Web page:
Jackson Mint enjoys frozen Shuswap Lake on Sunday, Jan. 2, 2022 after having moved to Salmon Arm in the summer. (Marika Mint photo)

Jackson Mint enjoys frozen Shuswap Lake on Sunday, Jan. 2, 2022 after having moved to Salmon Arm in the summer. (Marika Mint photo)

First winter in Salmon Arm brings joy to former Lower Mainland residents

Young hockey player thrilled with frozen rink on Shuswap Lake

A small sheet of ice brought great joy to a young Salmon Arm resident recently.

Jackson Mint, who is six, moved to Salmon Arm from Chilliwack with his family in June. This is their first winter in the Shuswap.

With a portion of Shuswap Lake frozen with all the recent low temperatures, last weekend Jackson’s dad Britt grabbed a snow shovel and the family headed to Salmon Arm Bay. There he shovelled off a little rink.

Jackson was so pleased and excited at being able to play hockey on the frozen lake that Jackson’s mom Marika took his photo and sent it to the newspaper.

She said their family also walked the trail around the frozen bay. Both their children, Jackson and Jana who’s nine, loved it.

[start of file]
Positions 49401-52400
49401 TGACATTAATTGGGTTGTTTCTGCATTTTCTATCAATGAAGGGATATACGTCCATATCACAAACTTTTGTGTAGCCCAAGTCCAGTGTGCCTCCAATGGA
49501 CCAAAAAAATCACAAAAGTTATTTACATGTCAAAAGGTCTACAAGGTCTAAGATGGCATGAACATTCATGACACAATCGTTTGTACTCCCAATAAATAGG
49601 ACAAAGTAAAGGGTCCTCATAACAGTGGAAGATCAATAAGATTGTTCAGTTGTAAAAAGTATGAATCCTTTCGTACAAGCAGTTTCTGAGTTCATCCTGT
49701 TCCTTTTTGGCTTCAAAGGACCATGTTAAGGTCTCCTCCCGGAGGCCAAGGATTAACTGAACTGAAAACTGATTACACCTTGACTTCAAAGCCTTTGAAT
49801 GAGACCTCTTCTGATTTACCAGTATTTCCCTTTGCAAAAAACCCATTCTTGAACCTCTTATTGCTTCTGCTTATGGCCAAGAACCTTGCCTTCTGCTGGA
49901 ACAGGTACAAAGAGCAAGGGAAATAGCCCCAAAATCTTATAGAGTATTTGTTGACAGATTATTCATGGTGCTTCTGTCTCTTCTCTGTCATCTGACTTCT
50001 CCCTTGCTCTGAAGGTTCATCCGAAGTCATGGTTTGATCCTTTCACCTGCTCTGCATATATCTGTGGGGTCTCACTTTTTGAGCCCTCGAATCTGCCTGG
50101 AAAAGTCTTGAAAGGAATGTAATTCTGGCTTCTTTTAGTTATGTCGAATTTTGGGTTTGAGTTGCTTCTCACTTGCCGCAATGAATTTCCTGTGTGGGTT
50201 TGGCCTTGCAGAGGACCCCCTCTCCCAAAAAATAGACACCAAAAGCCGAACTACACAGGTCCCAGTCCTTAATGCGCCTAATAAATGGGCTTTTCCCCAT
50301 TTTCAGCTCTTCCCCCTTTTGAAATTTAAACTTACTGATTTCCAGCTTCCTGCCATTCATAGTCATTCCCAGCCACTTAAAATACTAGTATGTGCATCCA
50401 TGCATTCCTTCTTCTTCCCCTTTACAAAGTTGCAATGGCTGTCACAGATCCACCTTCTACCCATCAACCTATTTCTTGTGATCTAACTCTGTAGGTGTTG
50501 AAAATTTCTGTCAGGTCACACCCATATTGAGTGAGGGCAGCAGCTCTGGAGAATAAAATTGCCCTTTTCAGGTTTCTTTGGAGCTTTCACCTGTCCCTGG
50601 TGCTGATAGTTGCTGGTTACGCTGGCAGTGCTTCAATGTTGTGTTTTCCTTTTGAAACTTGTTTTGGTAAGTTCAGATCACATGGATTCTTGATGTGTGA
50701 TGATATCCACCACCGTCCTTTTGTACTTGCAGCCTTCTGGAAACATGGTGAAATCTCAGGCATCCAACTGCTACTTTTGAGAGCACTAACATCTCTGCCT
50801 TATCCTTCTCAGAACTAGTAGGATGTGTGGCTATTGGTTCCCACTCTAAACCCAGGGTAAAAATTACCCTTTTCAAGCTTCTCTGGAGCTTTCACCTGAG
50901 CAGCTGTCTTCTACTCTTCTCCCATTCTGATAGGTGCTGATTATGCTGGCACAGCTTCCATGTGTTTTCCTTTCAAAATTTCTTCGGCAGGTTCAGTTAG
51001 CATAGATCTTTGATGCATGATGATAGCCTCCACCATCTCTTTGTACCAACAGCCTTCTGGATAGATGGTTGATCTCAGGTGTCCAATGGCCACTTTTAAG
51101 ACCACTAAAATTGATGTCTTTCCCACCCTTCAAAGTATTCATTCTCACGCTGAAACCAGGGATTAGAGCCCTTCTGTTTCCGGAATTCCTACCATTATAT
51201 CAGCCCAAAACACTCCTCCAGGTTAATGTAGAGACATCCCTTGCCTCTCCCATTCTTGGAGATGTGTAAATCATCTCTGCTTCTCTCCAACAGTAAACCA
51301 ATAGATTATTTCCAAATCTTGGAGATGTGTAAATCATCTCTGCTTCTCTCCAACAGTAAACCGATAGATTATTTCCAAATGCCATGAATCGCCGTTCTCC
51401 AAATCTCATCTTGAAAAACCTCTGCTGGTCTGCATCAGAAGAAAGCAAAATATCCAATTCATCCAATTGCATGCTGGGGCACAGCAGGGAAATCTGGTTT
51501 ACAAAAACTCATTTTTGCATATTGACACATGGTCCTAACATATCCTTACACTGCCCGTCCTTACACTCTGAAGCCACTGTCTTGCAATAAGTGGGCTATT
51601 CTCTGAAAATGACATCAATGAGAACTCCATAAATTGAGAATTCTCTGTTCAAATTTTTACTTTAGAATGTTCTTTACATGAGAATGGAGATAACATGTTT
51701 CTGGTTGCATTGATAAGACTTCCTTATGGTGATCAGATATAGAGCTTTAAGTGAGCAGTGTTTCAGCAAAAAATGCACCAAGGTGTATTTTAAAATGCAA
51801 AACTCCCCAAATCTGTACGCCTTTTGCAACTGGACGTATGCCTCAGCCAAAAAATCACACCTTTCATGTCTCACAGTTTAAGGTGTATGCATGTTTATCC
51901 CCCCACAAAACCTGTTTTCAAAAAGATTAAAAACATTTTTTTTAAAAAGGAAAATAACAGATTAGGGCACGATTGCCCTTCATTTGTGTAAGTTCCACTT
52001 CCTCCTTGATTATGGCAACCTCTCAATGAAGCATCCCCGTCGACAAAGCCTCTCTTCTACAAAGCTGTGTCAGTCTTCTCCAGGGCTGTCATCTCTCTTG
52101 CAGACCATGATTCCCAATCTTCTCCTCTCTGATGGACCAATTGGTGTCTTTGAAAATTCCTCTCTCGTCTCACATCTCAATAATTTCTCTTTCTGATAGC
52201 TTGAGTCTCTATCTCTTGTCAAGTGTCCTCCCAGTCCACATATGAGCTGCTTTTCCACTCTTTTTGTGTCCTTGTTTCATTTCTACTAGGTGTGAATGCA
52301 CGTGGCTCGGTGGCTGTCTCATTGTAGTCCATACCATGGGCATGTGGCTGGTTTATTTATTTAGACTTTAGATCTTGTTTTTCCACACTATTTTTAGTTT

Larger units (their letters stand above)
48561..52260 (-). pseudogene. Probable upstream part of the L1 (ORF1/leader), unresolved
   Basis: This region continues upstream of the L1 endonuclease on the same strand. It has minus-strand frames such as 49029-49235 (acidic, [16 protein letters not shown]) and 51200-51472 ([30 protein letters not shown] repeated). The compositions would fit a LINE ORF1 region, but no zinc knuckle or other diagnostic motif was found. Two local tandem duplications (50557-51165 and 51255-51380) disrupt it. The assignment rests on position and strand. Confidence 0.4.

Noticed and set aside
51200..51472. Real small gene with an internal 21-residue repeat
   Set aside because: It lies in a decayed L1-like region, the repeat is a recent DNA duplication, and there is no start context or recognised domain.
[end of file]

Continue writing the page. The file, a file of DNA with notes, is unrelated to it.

“It was really special for the kids,” Marika said.

She said their family lived in Chilliwack for the past 10 years. There, snow and ice were pretty rare.

They lived in a small home so needed something bigger. The kids were begging for their own rooms, she said.

Salmon Arm looked like a place where they could get good value for their money, along with it being a safe place, Marika explained. Their home in Chilliwack was on a dangerous street, she said.

“We’re just loving it so far, definitely. It’s different but they (the kids) really like it. We’re really happy with everything here.”

She said she even likes the weather, despite it being colder than Chilliwack.

“I love the winter. I love shovelling…”

But what she also likes is the pace in Salmon Arm, and the people.

“I notice the quiet. Everything where we were was fast and crazy. It’s a slower pace of life altogether; I think we needed that. We can go to school and not go bonkers getting home. It’s really a slow-paced setting.”

Britt is an iron worker. Marika works at home, looking after the house and the children.

She gushes about how wonderful her neighbours are.

“Where we used to live, if you’d say hello to someone they’d think you were on drugs. ‘Why are you saying hello to me?’” she quipped. “Here the neighbours are really nice. Everybody is so welcoming and kind.”

Read more: Neighbours surprise Shuswap health-care worker with show of appreciation

Read more: Shuswap residents use art to lift neighbours’ spirits amid COVID-19 crisis


martha.wickett@saobserver.net
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